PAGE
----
A delightful revival of the musical “Kiss Me, Kate” is providing a large helping of enjoyment, with star performances by Kelli O’Hara and Will Chase and zippy staging by director Scott Ellis augmented by some sizzling dance numbers choreographed by Warren Carlyle. The music and lyrics by Cole Porter get the treatment they deserve, and the book by Sam and Bella Spewack cleverly double dips between Shakespeare’s “The Taming of the Shrew,” on which the musical is based, and the raging combat of the stars performing “Shrew” in a Baltimore theater.
The flipping back and forth between backstage shenanigans and on-stage Shakespeare works smoothly. O’Hara, who sings Porter songs gloriously with her elegant voice and appealing interpretations, a treat in itself, plays the strong-willed actress Lilli Vanissi, who is starring as Kate opposite her egotistical ex-husband, actor/director/producer Fred Graham, played dynamically by Will Chase, who stars as Petruchio. Graham is still in love with Vanessi, but she is set to marry a high-placed Washington military officer. The interspersing of personal relations between the stars off-stage and on is extremely funny.
Vanessi has put into her bodice a note that came with a bouquet of flowers mistakenly delivered to her dressing room but which Graham intended for someone else. When Vanessi reads it on stage while performing as Kate, she is furious. That provides extra anger to the punching and kicking between Kate and Petruchio, resulting in rears so sore that Graham has to address the Baltimore “Shrew” audience to explain why they could no longer ride donkeys in a scene that had to be cut.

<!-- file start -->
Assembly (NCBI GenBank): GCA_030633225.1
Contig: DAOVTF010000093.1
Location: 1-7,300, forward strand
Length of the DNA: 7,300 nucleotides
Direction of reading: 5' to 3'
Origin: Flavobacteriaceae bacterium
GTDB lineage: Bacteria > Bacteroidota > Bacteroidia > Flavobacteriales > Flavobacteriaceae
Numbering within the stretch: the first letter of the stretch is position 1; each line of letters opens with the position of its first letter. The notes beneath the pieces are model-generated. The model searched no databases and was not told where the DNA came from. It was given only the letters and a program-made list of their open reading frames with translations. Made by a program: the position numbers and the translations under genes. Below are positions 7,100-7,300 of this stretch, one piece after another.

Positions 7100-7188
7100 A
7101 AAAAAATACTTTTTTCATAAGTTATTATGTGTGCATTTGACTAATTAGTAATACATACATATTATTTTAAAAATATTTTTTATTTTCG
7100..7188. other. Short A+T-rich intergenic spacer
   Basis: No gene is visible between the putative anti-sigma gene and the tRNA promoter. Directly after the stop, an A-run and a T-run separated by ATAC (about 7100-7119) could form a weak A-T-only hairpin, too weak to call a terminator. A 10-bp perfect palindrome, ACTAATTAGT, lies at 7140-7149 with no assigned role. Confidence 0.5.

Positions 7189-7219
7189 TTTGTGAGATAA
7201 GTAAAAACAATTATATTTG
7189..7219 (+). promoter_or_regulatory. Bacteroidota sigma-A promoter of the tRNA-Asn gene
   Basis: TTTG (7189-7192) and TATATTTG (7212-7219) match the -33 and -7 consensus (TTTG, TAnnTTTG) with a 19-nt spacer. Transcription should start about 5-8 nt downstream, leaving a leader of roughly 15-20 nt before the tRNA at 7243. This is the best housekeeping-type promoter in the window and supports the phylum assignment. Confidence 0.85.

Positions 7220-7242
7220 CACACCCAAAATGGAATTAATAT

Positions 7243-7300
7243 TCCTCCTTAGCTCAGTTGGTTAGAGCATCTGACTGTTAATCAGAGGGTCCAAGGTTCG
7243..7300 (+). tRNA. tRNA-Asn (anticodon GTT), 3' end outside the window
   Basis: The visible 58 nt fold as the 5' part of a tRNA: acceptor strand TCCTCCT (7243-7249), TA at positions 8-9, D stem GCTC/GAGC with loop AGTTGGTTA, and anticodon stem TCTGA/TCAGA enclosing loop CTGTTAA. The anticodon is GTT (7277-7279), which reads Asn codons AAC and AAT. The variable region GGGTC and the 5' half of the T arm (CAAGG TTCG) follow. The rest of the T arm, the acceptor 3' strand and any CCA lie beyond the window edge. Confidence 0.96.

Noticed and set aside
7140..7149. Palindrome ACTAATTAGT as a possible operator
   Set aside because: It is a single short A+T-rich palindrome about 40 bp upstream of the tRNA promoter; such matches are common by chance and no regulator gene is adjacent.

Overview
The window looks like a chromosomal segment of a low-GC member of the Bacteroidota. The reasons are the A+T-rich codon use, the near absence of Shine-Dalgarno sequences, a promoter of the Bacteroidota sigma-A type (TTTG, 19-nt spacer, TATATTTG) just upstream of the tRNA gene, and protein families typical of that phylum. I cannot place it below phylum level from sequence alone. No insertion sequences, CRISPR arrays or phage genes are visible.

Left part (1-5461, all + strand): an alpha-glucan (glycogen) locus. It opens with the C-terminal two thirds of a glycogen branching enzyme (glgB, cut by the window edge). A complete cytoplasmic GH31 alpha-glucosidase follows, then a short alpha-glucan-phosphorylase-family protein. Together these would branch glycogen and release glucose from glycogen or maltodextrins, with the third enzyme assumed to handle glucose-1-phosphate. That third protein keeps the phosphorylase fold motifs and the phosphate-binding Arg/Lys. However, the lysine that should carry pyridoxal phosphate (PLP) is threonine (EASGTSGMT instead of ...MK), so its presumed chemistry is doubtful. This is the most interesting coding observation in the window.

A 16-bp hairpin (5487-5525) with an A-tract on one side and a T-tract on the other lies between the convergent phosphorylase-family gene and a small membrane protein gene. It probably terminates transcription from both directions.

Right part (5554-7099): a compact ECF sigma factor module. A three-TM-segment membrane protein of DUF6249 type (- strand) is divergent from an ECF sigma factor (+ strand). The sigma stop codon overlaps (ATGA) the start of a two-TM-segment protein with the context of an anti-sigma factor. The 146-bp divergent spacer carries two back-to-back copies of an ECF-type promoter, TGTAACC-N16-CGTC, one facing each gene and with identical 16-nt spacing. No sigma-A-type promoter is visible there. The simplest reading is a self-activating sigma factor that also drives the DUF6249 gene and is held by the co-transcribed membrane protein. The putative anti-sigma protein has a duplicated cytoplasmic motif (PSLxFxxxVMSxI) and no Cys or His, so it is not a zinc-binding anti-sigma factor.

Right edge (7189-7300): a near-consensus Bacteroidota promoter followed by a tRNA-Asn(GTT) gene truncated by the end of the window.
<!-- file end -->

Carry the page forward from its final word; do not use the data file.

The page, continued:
On the night I saw the show, Stephanie Styles, who normally plays actress Lois Lane, cast as Bianca, was ill, and replaced by understudy Christine Cornish Smith. I am pleased to report that Smith was sensational. She turned on the sex appeal in flirtatious scenes, her acting and singing were superb, and so was her show-stopping dancing. Smith oozes star quality.
The dancing in the show by the ensemble and by Corbin Bleu, Will Burton and Rick Faugno sizzles. The “Too Darn Hot” number with Bleu, James T. Lane, Adrienne Walker leading the ensemble is a show-stopper. John Pankow and Lance Coadie Williams as gangland enforcers sent to collect a debt from Graham, and subsequently entering “Shrew” as extras to keep an eye on their target, do a great job singing the witty “Brush Up Your Shakespeare,” exiting the stage and repeatedly returning for verse after verse.
There are so many musical highlights in the Porter score. You can thrill to O’Hara’s rendition of “So in Love.” There is charm in O’Hara and Chase teaming sentimentally on “Wunderbar.” O’Hara’s bristling delivery of “I Hate Men” is amusingly vindictive. Chase, who has a powerful voice, makes the most of “Where is the Life That Late I Led.” Understudy Smith demonstrated impressively how she can bring freshness to “Always True to You in My Fashion.”
David Rockwell’s set design neatly alternates the backstage and stage door Baltimore theater locations with attractive scenery for the play staging. Jeff Mahshie’s costumes are colorful additions to the show’s overall look, and the orchestra, under the musical direction of Paul Gemignani, maximizes the memorable Porter score. There has been some tinkering to render the domination of a woman idea a bit more politically correct, but not enough to spoil the original. At Studio 54, 254 West 54th Street. Phone: 212-719-1300. Reviewed March 21, 2019.